Terra Tucker, policy analyst for Sen. John Whittier, and Judge Bill Gravell expunge criminal truancy records in Williamson County.
Terra Tucker, policy analyst for Sen. John Whitmire, and Judge Bill Gravell expunge criminal truancy records on his courtroom computer in Williamson County.

When Texas lawmakers discussed several bills to decriminalize truancy during the 84th legislative session, they heard often from Gravell, who initially opposed changes to the 1995 law. Gravell’s program was plenty successful, he would say, indicating he didn’t need the state’s help in keeping kids in school.

The bill, HB 2398, eventually passed and became law, making truancy a civil matter. On Thursday, as he sat before a table covered with baskets of the records-to-be-destroyed, he called the new law the “best piece of legislation possible.”

A bailiff walks near baskets of records that Judge Bill Gravell ordered to be destroyed in accordance with a new truancy law.
A bailiff walks near baskets of records that Judge Bill Gravell ordered to be destroyed in accordance with a new truancy law.

Previously, students who racked up 10 unexcused absences in six months could have faced a Class C misdemeanor. In 2014, nearly 100,000 students fell in that category. The new law – effective Tuesday – directs courts to expunge those charges.

Texas Appleseed Executive Director Deborah Fowler, who worked with Gravell and others to craft the bill, said her organization is watching how courts address the expunction portion of the law and praised Gravell’s actions.

“We’re pleased to see that some of the most vocal opponents have really come around,” she said. 

Fowler called the mass release from criminal convictions “unprecedented,” noting about 100,000 students were criminally charged each year for the past 10 years.

In addition to the expunctions, Gravell cleared three outstanding truancy cases, dismissed 100 outstanding truancy warrants, lifted suspensions on driver’s licenses for 87 students and waived collections for 16 people who owed the county fees.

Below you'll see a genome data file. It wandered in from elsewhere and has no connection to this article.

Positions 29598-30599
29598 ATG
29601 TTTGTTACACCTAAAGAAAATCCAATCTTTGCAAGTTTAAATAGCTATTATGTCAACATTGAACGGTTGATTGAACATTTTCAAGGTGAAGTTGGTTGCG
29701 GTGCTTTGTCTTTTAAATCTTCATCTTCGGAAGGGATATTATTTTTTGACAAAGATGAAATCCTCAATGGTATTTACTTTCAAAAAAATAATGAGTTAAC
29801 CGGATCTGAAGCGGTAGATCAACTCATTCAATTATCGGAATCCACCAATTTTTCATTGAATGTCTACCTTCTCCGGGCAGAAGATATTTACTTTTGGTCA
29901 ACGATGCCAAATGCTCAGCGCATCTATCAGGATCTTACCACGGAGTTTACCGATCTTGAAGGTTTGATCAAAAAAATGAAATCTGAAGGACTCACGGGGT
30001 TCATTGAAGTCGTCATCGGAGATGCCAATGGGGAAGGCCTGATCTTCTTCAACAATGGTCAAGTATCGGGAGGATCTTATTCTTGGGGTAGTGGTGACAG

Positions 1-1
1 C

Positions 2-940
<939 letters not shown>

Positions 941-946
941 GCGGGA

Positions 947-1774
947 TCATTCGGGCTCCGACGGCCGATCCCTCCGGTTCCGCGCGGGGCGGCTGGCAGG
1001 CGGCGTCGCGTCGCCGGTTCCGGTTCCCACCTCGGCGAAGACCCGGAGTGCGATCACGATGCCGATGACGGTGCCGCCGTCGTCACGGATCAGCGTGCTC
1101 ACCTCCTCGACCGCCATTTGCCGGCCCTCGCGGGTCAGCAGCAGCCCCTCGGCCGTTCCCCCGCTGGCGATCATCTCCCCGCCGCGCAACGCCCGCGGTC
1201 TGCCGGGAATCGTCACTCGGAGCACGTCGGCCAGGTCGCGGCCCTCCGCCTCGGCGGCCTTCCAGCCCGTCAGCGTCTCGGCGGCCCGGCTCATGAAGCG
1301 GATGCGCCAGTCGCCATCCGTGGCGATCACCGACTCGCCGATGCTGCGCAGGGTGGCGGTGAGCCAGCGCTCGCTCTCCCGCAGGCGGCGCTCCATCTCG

Use of force in Bexar County shooting under review

UPDATE: Click here to read Bexar County Sheriff’s Office’s use of force policy. Sheriff Susan Pamerleau has said that the two deputies used a shield and Taser to attempt to detain Gilbert Flores, struggling with him for about 20 minutes before shots were fired.

PREVIOUS POST: The two Bexar County Sheriff’s Office deputies who shot and killed 41-year-old Gilbert Flores both took a “use of force” class last year, according to records released by the Texas Commission on Law Enforcement.

DocumentTCOLE also said it had never suspended the peace officer licenses for Robert Sanchez, 51, a 25-year veteran of the department, or Greg Vasquez, 47, who’d been with Bexar County for 12 years.

(View their TCOLE files here: Robert SanchezGreg Vasquez).

Questions about the officers’ use of force were raised by the Federal Bureau of Investigations after a local news station posted a bystander’s video that appears to show Flores holding up at least one hand while being shot.

Local officials like County Judge Nelson Wolff have also brought up the issue. Vasquez and Sanchez were responding to a domestic disturbance in which two people were wounded, and the sheriff’s office has said they believed Flores was holding a knife.

“I think everybody’s concerned about this, the use of force. We’ve seen so many incidents around the country,” Wolff told The Los Angeles Times on Tuesday. “That’s why we want to review the policy see if there’s a way to strengthen it, increase training.”